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"Good health is your most precious asset."

Diana Mossop

Vitamin D

Introduction to Vitamin D

The fat-soluble vitamin D’s most important role is maintaining blood levels of calcium, which it accomplishes by increasing absorption of calcium from food and reducing urinary calcium loss. Both effects keep calcium in the body and therefore spare the calcium that is stored in bones. When necessary, vitamin D transfers calcium from the bone into the bloodstream, which does not benefit bones. Although the overall effect of vitamin D on the bones is complicated, some vitamin D is necessary for healthy bones and teeth.

Sources of Vitamin D

Cod liver oil is an excellent dietary source of vitamin D, as are vitamin D-fortified foods. Traces of vitamin D are found in egg yolks and butter. However, the majority of vitamin D in the body is created during a chemical reaction that starts with sunlight exposure to the skin. Cholecalciferol (vitamin D3) is the animal form of this vitamin.

Known Side Effect of Using Vitamin D

People with hyperparathyroidism should not take vitamin D without consulting a physician. People with sarcoidosis should not supplement with vitamin D, unless a doctor has determined that their calcium levels are not elevated. Too much vitamin D taken for long periods of time may lead to headaches, weight loss, and kidney stones. Rarely, excessive vitamin D may even lead to deafness, blindness, increased thirst, increased urination, diarrhea, irritability, children’s failure to gain weight, or death. Most people take 400 IU per day, a safe amount for adults. Some researchers believe that amounts up to 10,000 IU per day are safe for the average healthy adult, although adverse effects may occur even at lower levels among people with hypersensitivity to vitamin D (e.g. hyperparathyroidism). In fact, of all published cases of vitamin D toxicity for which a vitamin D amount is known, only one occurred at a level of intake under 40,000 IU per day. Nevertheless, people wishing to take more than 1,000 IU per day for long periods of time should consult a physician. People should remember the total daily intake of vitamin D includes vitamin D from fortified milk and other fortified foods, cod liver oil, supplements that contain vitamin D, and sunlight. People who receive adequate sunlight exposure do not need as much vitamin D in their diet as do people who receive minimal sunlight exposure. Vitamin D increases both calcium and phosphorus absorption and has also been reported to increase absorption of aluminum. Increased blood levels of calcium (which may be a marker for vitamin D status) have been linked to heart disease. Some, but not all, research suggests that vitamin D may slightly raise blood levels of cholesterol in humans. Certain medicines may interact with vitamin D. Refer to drug interactions for a list of those medicines.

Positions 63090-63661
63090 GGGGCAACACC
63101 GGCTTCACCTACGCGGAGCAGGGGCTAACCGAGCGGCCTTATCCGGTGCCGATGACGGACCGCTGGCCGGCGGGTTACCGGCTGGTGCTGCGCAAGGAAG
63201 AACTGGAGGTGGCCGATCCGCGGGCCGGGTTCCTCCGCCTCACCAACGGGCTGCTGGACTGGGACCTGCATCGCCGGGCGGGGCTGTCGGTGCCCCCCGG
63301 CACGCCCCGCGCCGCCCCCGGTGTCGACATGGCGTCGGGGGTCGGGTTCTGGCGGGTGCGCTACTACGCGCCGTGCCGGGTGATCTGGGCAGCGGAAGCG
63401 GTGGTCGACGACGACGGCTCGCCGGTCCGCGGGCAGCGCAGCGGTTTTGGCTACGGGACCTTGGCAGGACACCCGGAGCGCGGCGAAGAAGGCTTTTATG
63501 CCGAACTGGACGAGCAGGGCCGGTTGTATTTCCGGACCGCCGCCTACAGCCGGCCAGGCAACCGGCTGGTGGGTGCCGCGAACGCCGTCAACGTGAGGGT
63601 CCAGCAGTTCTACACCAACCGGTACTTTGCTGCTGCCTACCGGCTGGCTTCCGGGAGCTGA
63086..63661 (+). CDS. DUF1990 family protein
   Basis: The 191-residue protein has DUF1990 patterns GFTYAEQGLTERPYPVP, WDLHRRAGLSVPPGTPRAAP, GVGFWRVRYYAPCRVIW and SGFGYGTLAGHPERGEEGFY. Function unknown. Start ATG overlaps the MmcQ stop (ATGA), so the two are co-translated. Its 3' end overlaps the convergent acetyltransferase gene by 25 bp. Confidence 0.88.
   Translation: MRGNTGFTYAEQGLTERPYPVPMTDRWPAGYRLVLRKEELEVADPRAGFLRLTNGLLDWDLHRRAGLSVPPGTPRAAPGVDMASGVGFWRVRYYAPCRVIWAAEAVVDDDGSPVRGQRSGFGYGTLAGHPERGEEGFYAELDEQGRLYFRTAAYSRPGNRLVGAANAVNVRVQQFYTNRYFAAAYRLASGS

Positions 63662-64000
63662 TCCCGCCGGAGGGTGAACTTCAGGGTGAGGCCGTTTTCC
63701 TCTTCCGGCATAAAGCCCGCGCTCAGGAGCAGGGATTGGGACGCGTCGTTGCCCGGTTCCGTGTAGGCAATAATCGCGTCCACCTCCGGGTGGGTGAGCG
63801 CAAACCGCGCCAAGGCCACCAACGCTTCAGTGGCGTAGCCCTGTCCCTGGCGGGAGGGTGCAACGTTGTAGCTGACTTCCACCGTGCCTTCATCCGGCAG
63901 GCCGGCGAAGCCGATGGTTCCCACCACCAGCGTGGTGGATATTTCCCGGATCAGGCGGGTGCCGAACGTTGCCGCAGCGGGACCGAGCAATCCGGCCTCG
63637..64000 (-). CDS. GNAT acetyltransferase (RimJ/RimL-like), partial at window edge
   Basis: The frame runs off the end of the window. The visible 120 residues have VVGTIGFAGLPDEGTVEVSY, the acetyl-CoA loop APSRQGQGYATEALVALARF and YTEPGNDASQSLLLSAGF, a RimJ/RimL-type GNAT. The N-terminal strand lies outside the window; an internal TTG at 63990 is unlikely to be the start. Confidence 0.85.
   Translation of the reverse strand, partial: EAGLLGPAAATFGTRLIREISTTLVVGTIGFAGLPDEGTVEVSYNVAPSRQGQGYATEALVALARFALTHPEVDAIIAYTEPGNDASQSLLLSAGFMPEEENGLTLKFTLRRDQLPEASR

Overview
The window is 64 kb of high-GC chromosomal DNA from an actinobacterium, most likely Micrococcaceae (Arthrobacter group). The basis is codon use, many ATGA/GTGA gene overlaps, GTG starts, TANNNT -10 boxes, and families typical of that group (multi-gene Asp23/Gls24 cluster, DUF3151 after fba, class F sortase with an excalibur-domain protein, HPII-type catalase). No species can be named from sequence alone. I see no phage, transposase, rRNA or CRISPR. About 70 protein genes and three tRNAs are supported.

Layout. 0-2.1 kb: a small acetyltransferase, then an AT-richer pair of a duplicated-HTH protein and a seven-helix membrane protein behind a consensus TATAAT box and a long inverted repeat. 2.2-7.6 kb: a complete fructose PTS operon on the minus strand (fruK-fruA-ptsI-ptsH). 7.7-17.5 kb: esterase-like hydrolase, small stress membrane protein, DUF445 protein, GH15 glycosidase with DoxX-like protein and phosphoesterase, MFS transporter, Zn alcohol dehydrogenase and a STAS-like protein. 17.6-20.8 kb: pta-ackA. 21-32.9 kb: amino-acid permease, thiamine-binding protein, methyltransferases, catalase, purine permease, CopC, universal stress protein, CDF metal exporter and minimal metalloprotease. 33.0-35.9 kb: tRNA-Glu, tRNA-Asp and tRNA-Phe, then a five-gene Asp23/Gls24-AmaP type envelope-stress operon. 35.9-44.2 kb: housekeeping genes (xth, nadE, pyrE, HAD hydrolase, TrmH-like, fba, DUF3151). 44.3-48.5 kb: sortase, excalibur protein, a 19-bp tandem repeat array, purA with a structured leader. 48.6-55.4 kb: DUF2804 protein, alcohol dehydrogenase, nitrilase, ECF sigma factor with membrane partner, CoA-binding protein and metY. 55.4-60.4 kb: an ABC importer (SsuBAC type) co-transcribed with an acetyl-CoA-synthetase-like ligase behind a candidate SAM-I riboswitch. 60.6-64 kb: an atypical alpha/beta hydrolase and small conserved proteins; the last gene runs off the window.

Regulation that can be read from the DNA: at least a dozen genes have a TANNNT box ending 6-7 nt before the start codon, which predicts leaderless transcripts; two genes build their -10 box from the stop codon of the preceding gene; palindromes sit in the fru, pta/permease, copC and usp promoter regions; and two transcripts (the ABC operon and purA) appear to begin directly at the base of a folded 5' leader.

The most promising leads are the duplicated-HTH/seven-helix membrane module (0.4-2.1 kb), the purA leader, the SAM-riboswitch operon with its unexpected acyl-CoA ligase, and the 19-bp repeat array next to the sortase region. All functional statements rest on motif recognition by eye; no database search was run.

Traditional Chinese Medicine refers to a broad range of medicine practices sharing common theoretical concepts which have been developed in China and are based on a tradition of more than 2,000 years.